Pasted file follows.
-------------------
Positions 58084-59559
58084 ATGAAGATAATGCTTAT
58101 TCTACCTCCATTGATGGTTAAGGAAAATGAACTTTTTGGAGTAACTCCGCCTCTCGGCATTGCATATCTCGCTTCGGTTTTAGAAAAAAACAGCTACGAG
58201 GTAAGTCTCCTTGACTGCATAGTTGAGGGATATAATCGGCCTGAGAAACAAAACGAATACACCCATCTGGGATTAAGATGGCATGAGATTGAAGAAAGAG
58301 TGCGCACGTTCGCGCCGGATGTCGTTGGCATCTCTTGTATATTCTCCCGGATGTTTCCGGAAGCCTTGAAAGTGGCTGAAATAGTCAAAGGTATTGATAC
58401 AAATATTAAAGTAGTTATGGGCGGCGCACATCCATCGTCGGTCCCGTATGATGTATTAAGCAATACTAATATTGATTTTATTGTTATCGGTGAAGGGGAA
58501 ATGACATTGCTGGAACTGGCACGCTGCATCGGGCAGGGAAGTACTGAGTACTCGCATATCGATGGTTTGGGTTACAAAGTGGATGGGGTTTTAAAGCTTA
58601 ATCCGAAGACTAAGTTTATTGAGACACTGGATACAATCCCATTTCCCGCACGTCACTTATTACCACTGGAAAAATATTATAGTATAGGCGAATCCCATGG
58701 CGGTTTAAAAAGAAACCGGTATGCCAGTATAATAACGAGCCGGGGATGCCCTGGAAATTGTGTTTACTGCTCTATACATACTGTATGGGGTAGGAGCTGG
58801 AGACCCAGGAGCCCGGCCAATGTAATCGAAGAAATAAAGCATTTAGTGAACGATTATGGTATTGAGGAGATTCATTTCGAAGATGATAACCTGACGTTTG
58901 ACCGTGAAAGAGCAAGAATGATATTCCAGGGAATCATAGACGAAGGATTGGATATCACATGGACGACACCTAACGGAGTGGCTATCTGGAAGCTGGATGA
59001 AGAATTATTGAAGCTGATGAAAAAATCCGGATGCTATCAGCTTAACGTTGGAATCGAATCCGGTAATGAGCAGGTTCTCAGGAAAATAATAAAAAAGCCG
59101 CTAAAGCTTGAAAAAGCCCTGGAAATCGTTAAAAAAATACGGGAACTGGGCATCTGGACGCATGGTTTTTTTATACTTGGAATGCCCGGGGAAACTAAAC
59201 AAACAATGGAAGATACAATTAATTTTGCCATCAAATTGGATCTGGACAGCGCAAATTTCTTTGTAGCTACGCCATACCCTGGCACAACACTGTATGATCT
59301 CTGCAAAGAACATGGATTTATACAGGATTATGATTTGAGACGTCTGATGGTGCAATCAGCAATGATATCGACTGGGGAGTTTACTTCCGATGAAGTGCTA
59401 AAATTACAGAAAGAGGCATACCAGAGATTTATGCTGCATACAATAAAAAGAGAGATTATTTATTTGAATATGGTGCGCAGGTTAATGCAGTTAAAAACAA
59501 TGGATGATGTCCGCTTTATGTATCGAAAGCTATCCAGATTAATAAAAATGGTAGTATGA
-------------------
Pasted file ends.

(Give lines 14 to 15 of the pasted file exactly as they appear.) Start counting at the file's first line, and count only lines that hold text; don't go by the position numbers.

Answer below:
59201 AAACAATGGAAGATACAATTAATTTTGCCATCAAATTGGATCTGGACAGCGCAAATTTCTTTGTAGCTACGCCATACCCTGGCACAACACTGTATGATCT
59301 CTGCAAAGAACATGGATTTATACAGGATTATGATTTGAGACGTCTGATGGTGCAATCAGCAATGATATCGACTGGGGAGTTTACTTCCGATGAAGTGCTA